Summer is upon us, England are in the Euro finals, and with that comes more beer (no matter the weather). Unfortunately, whilst beer may not be kind to our waists, it also has an impact on our carbon footprint. Researchers and breweries are now looking at ways to help this ancient industry create greener beer.
Who hasn't spotted a plane and those wispy white trails and thought, "I wonder where they're headed? Wherever it is, I wish I were jetting off too". However, those wispy white clouds are a huge cost to the environment and now subject to conspiracy theorists. Here we will debunk the theories, explain why contrails are such a problem, and how geoengineering could be here to help.
By now you have all seen the horrific footage of the explosion in Beirut which occurred on the 4th August, injuring more than 4,000 and killing at least 113 people (as of Thurs 6th Aug), whilst the search for survivors continues. Here we will discuss what is likely to have caused the explosion, and how and why it happened. There are links to donation pages at the bottom.
Current renewable energy sources include solar, wind, hydro, tidal, geothermal and biomass, but could rain be added to this list as a viable source of power? A new breakthrough in research suggests a single rain droplet could be a great energy source if harnessed properly.
Since the start of the space age in the 1950's, we've been sending all sorts out into the darkness. We've sent up hundreds of rockets and thousands more satellites, many of which are still there. Space is once more a hot topic, and companies such as SpaceX and even Amazon are hoping to send up thousands more satellites in the coming years. This poses a problem though: Space Junk. With more and more satellites in orbit, the risk of collision has hit a critical level; what new research is there to sweep it all up?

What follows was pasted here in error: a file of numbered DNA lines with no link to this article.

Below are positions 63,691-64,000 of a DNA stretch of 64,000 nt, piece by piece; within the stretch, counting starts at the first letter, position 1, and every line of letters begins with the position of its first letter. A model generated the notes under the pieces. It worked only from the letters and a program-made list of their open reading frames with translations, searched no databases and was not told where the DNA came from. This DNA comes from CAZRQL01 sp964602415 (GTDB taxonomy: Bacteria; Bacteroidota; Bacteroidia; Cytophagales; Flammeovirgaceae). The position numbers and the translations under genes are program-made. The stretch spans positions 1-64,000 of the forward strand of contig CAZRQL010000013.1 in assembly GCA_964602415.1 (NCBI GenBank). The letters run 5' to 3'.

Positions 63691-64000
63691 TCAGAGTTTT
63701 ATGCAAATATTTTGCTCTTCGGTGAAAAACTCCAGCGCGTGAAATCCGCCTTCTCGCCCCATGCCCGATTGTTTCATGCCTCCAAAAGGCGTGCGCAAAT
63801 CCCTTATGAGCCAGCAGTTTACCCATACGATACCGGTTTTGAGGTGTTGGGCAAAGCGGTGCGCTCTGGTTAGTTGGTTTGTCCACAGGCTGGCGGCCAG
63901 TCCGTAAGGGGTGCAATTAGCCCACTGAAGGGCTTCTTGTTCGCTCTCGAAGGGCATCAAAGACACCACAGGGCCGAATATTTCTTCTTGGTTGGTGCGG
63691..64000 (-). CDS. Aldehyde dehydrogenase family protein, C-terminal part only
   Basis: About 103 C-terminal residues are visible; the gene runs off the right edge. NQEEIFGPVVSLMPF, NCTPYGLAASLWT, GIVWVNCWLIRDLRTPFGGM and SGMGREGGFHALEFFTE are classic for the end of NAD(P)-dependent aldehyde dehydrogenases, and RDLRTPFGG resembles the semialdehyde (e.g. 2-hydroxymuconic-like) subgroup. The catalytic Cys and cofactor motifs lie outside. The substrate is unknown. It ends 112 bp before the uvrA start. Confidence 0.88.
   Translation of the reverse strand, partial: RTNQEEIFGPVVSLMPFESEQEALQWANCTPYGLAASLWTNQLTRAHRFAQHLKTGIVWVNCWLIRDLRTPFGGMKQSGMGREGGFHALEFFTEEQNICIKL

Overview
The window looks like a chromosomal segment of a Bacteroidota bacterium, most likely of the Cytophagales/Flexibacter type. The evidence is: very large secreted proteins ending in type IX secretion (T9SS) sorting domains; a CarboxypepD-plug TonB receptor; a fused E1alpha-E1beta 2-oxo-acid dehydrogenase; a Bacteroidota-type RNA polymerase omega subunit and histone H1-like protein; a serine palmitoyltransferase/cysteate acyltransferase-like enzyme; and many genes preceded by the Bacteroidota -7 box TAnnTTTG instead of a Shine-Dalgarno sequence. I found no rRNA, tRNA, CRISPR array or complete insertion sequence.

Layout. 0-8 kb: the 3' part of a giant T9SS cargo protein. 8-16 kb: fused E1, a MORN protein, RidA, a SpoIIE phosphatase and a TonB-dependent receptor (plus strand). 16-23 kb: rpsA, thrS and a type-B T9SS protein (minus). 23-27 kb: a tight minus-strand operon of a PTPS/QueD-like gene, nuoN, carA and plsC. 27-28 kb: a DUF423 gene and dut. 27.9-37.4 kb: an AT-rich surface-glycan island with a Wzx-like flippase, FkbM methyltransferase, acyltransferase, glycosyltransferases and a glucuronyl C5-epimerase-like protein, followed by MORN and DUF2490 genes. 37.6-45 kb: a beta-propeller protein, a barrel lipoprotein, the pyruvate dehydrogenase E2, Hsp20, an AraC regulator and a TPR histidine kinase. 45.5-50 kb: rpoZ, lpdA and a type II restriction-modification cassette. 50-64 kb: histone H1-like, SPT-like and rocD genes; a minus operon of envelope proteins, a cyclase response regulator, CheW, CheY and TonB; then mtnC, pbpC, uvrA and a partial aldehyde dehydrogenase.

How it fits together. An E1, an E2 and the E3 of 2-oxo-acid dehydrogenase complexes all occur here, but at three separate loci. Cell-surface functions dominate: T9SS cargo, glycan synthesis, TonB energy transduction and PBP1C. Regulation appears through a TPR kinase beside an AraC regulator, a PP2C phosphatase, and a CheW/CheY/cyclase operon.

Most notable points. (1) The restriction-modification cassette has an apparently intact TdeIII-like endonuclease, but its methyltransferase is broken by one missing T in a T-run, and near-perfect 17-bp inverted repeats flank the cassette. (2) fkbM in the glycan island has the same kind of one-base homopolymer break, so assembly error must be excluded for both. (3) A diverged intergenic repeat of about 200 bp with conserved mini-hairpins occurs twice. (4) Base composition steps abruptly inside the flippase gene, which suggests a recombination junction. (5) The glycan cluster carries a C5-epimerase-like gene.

I’m travelling for a few weeks so Dr Martin Cooke, who previously wrote an article about the history of human mess, has kindly agreed to write another guest article; thank you Martin.
The Amazon is burning and the ice caps are melting. Climate change is seemingly very apparent to most, whilst others continue to deny it is real. What is the truth behind the harrowing images of the burning Amazon which have surfaced over the last week or so? And, why is the Amazon so important? I thought …
The UN climate change report published last week (8th August 2019), called for a change in our diet, reducing our meat consumption and subsequently our carbon footprint. We've heard that term banded around a lot recently, "carbon footprint", and although I understand the idea, what exactly is a carbon footprint and how are they calculating it?
Two thirds of the World is covered in water, whilst only one third is land mass, populated by 7.53 billion people. Only 2.5% of all the water on Earth is fresh and drinkable; the rest is saline and ocean-based. The fresh water on Earth today is roughly the same in volume as that which was present at the time of the dinosaurs, but our population has exploded. How do we get enough fresh water without polluting the planet?